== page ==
Menlo Park-headquartered social media giant Facebook has said that as part of a routine security review in January 2019, it found that some user passwords were being stored in a readable format within its internal data storage systems. However, the company has now fixed the issue and said it will be notifying the affected users.
The development comes after cybersecurity reporter Brian Krebs reported the breach, saying that the bug dated back to 2012. Even though the company has not officially given any number of users affected, Krebs report said the investigation so far indicates between 200 Mn and 600 Mn Facebook users may have had their account passwords stored in plain text and searchable by more than 20K Facebook employees.
The company said that it has found “no evidence to date that anyone internally abused or improperly accessed them,” but said it will notify “hundreds of millions of Facebook Lite users,” a lighter version of Facebook for users where internet speeds are slow and bandwidth is expensive, and “tens of millions of other Facebook users.”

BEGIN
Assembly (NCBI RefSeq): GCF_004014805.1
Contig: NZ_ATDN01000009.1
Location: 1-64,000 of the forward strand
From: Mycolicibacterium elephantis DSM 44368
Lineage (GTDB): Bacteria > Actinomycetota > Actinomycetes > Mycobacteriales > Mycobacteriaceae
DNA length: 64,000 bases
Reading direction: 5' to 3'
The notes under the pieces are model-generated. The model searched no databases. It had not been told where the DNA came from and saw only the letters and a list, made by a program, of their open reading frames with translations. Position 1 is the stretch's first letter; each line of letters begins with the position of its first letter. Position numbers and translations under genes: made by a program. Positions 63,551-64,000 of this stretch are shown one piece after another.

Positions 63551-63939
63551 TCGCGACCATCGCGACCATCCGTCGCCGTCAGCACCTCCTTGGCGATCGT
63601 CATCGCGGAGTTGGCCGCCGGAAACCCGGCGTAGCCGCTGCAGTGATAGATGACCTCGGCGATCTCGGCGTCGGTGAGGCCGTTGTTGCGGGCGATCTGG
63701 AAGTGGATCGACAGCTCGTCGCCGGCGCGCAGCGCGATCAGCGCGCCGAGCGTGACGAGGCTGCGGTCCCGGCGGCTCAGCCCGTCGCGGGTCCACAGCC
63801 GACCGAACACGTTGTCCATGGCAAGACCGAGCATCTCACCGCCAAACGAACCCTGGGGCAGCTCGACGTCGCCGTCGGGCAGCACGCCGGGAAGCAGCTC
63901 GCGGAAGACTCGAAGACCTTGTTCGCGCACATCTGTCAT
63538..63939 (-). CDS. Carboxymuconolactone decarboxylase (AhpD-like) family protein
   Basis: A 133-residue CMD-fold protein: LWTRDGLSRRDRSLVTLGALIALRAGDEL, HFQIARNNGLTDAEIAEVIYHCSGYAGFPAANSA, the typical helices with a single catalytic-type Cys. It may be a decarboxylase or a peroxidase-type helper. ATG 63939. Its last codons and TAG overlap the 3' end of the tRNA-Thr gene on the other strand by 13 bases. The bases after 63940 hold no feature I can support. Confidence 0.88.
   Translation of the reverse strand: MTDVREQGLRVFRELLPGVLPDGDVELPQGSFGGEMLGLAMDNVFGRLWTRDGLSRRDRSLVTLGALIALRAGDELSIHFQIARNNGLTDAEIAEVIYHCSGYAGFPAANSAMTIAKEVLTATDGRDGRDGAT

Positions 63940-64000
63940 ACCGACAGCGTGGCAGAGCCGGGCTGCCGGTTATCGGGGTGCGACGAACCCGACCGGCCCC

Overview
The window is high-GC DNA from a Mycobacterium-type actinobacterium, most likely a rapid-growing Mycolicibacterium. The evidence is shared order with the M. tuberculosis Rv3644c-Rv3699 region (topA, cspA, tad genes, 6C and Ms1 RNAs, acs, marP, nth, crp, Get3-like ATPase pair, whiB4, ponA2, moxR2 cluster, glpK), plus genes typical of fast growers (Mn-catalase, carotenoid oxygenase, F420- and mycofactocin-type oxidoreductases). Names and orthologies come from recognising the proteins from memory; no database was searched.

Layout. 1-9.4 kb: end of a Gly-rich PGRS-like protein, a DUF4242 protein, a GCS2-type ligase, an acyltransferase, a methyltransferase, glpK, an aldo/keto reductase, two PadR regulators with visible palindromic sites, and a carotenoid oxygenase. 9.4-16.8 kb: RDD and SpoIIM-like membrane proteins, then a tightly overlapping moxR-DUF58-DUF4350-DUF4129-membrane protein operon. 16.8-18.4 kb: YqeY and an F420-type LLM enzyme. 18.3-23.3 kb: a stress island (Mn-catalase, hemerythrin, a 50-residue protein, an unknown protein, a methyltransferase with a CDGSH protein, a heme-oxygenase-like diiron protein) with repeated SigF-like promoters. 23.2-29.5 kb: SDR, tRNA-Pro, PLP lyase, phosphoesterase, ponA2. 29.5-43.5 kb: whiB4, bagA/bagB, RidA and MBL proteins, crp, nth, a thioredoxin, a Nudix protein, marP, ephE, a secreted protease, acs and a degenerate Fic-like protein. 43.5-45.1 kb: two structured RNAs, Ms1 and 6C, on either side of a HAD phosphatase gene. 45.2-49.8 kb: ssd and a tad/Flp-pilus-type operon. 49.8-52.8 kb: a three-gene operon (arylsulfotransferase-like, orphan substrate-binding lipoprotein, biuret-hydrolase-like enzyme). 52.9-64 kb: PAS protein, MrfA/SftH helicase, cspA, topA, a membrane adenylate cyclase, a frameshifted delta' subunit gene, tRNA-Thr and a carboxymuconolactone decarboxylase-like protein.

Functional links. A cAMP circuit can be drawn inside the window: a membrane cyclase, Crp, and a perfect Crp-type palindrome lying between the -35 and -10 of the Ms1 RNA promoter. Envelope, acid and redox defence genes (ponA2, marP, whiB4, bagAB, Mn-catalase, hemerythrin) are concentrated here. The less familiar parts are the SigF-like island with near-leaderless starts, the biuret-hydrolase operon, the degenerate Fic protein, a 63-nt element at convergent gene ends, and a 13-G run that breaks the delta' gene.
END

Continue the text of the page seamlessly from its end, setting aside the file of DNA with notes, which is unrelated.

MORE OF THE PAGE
The company also said “tens of thousands of Instagram users” will be notified of the exposure.
“In the course of our review, we have been looking at the ways we store certain other categories of information — like access tokens — and have fixed problems as we discovered them,” the company said.
Facebook also explained how it stores users’ passwords: “In security terms, we “hash” and “salt” the passwords, including using a function called “scrypt” as well as a cryptographic key that lets us irreversibly replace your actual password with a random set of characters. With this technique, we can validate that a person is logging in with the correct password without actually having to store the password in plain text.”
At the same time, Krebs report said that some 2,000 engineers or developers made approximately nine million internal queries for data elements that contained plain text user passwords.
This is not the first time, social media players have faced data concerns with users’ passwords. Earlier, Twitter and GitHub were hit by similar but independent bugs, but passwords were stored in plaintext and not scrambled.
Facebook has been at the centre of data breach scandals over the last year and concerns of users as well as the government. The company has reportedly admitted the breach to European Union agencies under the GDPR compliance rules. But it remains to be seen if Indian government summons the company again, seeking Indian users’ statistics or Facebook gets out of the scandal unscathed again.